He addresses Daniel as "man greatly loved". This stabbed me in the heart this morning as I read it and was reminded of the indescribable love the Father has for me as His child. Amazing!

After he tells Daniel to "stand upright", this is his message:

"Fear not, Daniel, for from the first day that you set your heart to understand and humbled youself before God, your words have been heard, and I have come because of your words." (Daniel 10:12)

Have you poured out your heart before the Lord, longing to know Him more?
Have you lifted up that person you love, longing to see them surrender their heart to the Living God?
Have you asked the Lord for wisdom & discernment in your life, to follow Him wholeheartedly?
Have you begged God to do things in & through your life that only He can accomplish?
Have you been tempted to think - even for just a second - that your prayer is insiginificant? Unimportant? Unheard?

Think again.

From the first day that you asked for wisdom...
from the first moment that you begged for intervention...
from the first breath you uttered on behalf of someone else's salvation...
your words have been heard.

Don't lose heart. Don't give up.
God's ways and His timing and His plan are much bigger and better than ours.
And He's always working for your GOOD and for His GLORY!

Isaiah 55:6-9
Matthew 7:7-11
1 Thessalonians 5:16-18

January 3, 2014

Multiply Or Die

Small Groups.
House Huddles.
Missional Communities.

Call it what you like. At the end of the day, if the driving force and foundational principle is not sending, thrusting, and propelling Christians OUT toward those who are lost and in need of Christ, eventually...it will die. Once in awhile, it may be a sudden execution. Most often though, it dies a long, slow death. And it's painful; to experience and to watch.

If you're not involved in the community of the Church, then you cannot fully or effectively be walking with Christ. You can't just be "going to church" and simultaneously answering the call of discipleship. And when I say discipleship, I'm referring to other Christ-followers pouring INTO you and you being poured OUT into the life of another. It's the Apostle Paul saying, "Imitate me as I imitate Christ." (1 Cor. 11:1) It's what the crazy church growth folks, small group gurus, and missional community pastors refer to as "multiplication".

No good at math? Me neither. 
Thankfully this multiplication we speak of requires no Algebra.

Going back to the point - if the driving force and foundational principle is not sending, thrusting, and propelling Christians OUT toward those who are lost and in need of Christ, eventually...it will die - this is part of multiplication. If the community of the Church is not feeding, nurturing, and growing this multiplication, it's luring and leading people to a long, slow, self-centered, gospel-forsaking death.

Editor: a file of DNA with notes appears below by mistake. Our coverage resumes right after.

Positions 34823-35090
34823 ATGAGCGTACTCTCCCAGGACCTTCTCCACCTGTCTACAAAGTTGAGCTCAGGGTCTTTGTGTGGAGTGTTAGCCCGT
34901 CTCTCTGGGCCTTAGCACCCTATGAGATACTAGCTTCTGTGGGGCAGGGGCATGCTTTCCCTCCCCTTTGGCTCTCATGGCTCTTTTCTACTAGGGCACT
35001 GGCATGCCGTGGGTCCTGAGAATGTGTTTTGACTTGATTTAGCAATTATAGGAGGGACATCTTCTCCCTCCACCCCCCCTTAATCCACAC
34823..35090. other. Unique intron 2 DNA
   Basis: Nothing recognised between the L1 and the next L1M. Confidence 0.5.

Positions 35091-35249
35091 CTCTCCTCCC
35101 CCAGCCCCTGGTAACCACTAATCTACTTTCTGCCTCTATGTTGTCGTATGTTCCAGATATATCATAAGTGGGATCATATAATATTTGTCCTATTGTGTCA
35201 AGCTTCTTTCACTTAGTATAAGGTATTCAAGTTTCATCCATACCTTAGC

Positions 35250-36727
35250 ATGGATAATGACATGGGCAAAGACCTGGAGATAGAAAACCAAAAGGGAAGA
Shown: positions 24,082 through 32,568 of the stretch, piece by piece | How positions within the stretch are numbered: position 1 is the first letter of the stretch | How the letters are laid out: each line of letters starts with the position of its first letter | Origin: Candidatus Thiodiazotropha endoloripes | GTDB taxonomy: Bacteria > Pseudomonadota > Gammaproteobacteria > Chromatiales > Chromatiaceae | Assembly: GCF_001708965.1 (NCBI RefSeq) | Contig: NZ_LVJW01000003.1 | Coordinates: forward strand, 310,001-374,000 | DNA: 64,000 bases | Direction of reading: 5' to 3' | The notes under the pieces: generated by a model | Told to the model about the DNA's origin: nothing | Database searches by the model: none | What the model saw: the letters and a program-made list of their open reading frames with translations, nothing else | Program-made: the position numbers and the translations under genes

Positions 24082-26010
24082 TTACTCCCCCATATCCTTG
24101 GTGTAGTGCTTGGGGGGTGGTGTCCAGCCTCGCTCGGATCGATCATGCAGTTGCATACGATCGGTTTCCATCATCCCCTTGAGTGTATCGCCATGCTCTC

The mantra of our calling - both as individuals & as the Church - can be summed up this simply: MULTIPLY OR DIE

NOW is the perfect time to to resolve - to commit with unwavering determination - to give your life away. To be spent for the sake of the Kingdom. To embrace that the Good News of the Gospel is not meant to be hoarded or kept, but carried and delivered to those who are lost. To have the courage to say to someone, "Imitate me as I imitate Christ." To MULTIPLY.

How are you intentionally aiming to MULTIPLY?
How is Jesus using your life to reproduce His life in someone else?
Who has He placed in your life right now that you can be pouring into?

Luke 19:10
Matthew 28:18-20
Romans 10:9-17
1 Corinthians 10:23-11:1
2 Corinthians 5:11-6:2

January 1, 2014

Time to Make Memories

January 1, 2014
Today, I ran into the ocean.

I'm here in Charleston almost every New Years Day. It's a great place to start the New Year. One of the great traditions here in the area is the Polar Bear Plunge. On Sullivan's Island, Dunleavy's Pub hosts this crazy event to raise money for Special Olympics. Last year they raised $60,000! And today, Nathan, Libby, and I took the plunge. It was crazy! Many people have asked me, "What in the heck were you thinking? Are you nuts?" While the answer to that second question is not necessarily up for debate, I want to tell you WHY I decided over 2 weeks ago that on January 1, I would be running into the Atlantic Ocean.

I don't think everyone should do this. Some folks would probably have a heart attack.

I'm not really a daredevil or adventure junky. Although I do like cliff jumping.

No one dared me, bet me I wouldn't, or even paid me to do it. I wish.

Quite frankly, it's a whole lot easier to just stay inside, kick your feet up, and relax in the warmth of the glow of the 55" flat screen with football endlessly numbing your mind. Every year up until now, that's exactly what I did. And that's why this year I decided it was time for a change. It's time to stop automatically taking the easy route.

It's time to stop talking about memories and start making some with my kids.

It's time to stop defaulting to easy, lazy, clean and tidy. It's time to get dirty.

It's not about doing the opposite of what you always do. It's more about prayerfully examining WHY you always do WHAT you always do. And for me, beginning to ask that question and kick it in the teeth meant running into the freezing cold ocean on New Years Day. And if I'm being honest, it was awesome! Now my question is, what does that mean for you?

What's going to be different this year in your life?
What are you going to determine to change?
What memories are you going to make?
What are you going to do NOW to determine that it happens THEN?
Let's hear it. How are you going to make 2014 extraordinary?

Happy New Year!